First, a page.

Rule 6 (2)
No order for stay of execution shall be made under sub-rule (1) unless-
a. the court is satisfied that substantial loss may result to the applicant unless the order is made and that the application has been made without unreasonable delay, and,
b. such security as the court orders for the due performance of such decree or order as may ultimately be binding on him has been given by the applicant.
The Court of Appeal in the case of Vishram Raiji Halai-v- Thornton & Turpin Civil Appeal No. Nairobi 15/1990 - ……………… KRR 365 held that these three conditions fetters the jurisdiction of this court to grant injunction, that is to say, establishment of a sufficient cause, satisfying the court that substantial loss may result and furnishing of security.
An applicant seeking court’s discretion to order stay of execution must establish the above grounds. It is trite law that court’s discretion must be exercised fairly and judiciously.
3. On substantial loss the applicant must establish that there are factors and circumstances which show that the applicant will not only suffer loss but that such loss will be irreparable and render the appeal nugatory in the event that the appeal succeeds. The consideration is whether if stay is not ordered and the appeal succeeds, it will negate the very essential core of the applicant as the successful party in the appeal.
This would be a situation where the subject matter is land and it is sold in execution of the decree and it then dawn on the successful party in the appeal that he cannot reap the fruits of the Judgment. This entails substantial loss as the appeal becomes an exercise in futility and is rendered nugatory.
In this case the applicant has not demonstrated that the appeal will be rendered nugatory or that he will suffer substantial loss. Ground one on the Memorandum of Appeal shows that he has been evicted and the land was sold to 3rd parties. There is nothing to stay.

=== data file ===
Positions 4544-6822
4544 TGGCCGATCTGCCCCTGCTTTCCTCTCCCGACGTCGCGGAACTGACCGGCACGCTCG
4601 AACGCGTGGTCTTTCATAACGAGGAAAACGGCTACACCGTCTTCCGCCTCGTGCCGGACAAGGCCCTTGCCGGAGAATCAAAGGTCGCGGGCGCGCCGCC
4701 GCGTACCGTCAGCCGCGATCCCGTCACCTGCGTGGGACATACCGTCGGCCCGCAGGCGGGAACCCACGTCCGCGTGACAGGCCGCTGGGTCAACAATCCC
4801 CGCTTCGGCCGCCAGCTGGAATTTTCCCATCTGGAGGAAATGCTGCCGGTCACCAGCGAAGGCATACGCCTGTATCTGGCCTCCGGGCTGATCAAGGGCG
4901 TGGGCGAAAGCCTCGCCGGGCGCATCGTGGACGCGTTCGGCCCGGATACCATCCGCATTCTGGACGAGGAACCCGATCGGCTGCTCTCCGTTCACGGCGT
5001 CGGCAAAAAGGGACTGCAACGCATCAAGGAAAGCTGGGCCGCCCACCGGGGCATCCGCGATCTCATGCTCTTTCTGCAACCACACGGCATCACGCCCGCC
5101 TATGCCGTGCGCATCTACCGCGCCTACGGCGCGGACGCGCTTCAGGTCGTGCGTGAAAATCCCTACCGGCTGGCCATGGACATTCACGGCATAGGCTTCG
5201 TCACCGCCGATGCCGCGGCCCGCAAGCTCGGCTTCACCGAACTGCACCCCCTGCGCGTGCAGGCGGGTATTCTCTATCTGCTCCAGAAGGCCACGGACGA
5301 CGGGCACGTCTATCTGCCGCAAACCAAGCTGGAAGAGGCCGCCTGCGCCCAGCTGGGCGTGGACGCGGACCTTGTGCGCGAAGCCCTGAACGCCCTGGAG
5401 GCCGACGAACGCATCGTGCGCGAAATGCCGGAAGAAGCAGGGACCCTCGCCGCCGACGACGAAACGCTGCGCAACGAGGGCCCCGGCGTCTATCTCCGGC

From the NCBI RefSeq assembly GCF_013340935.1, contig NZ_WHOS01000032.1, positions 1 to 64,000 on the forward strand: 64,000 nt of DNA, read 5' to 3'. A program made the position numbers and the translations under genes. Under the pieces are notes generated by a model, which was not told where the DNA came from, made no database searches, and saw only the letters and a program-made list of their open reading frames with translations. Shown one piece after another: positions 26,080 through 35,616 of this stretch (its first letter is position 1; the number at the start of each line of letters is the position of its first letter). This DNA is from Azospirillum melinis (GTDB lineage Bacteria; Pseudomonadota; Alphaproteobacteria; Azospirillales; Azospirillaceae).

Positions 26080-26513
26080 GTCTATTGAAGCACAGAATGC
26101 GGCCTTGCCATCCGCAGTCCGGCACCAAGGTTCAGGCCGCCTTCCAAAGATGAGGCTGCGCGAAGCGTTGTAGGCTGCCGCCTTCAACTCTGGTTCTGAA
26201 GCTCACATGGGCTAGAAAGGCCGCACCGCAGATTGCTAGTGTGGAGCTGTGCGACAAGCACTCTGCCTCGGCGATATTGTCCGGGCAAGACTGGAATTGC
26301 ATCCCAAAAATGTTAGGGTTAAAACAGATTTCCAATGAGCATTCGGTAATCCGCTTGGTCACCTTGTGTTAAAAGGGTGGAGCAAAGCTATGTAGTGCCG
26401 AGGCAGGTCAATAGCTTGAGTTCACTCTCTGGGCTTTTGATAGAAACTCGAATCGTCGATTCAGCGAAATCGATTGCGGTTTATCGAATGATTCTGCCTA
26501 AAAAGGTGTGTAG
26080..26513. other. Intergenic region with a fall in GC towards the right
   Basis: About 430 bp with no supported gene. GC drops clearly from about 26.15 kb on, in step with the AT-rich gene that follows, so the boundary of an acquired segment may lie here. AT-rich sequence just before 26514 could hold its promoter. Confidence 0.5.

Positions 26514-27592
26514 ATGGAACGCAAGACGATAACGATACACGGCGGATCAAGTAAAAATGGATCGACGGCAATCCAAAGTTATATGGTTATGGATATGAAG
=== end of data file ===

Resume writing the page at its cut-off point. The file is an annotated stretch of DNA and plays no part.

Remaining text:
On the ground that a party must furnish security, I am alife to the fact it is the court which order the security that would be appropriate in the circumstances of the case. The party must also depone that he is willing to provide security. The applicant has not offered to provide security.
Finally, this application l was brought with considerable delay. The Judgment sought to be stayed was delivered on 29th October 2019. This application is dated 5th November 2020 and was filed in court on 9th November 2020. The delay in filing the appeal is for a period of one year. The delay of one year for a party seeking orders of stay and injunctive orders in an appeal is no doubt in -ordinate and demonstrates a possibility that he is not likely to suffer substantial loss after all. Though the application is not opposed, that fact does not affect the duty of this court to determine the merits of the application.
4. It is my finding that this application is without merits. I dismiss it with no orders as to costs as it was not opposed.
Dated, signed and delivered at Chuka this 17th day of December, 2020.
The ruling has been read out in open court.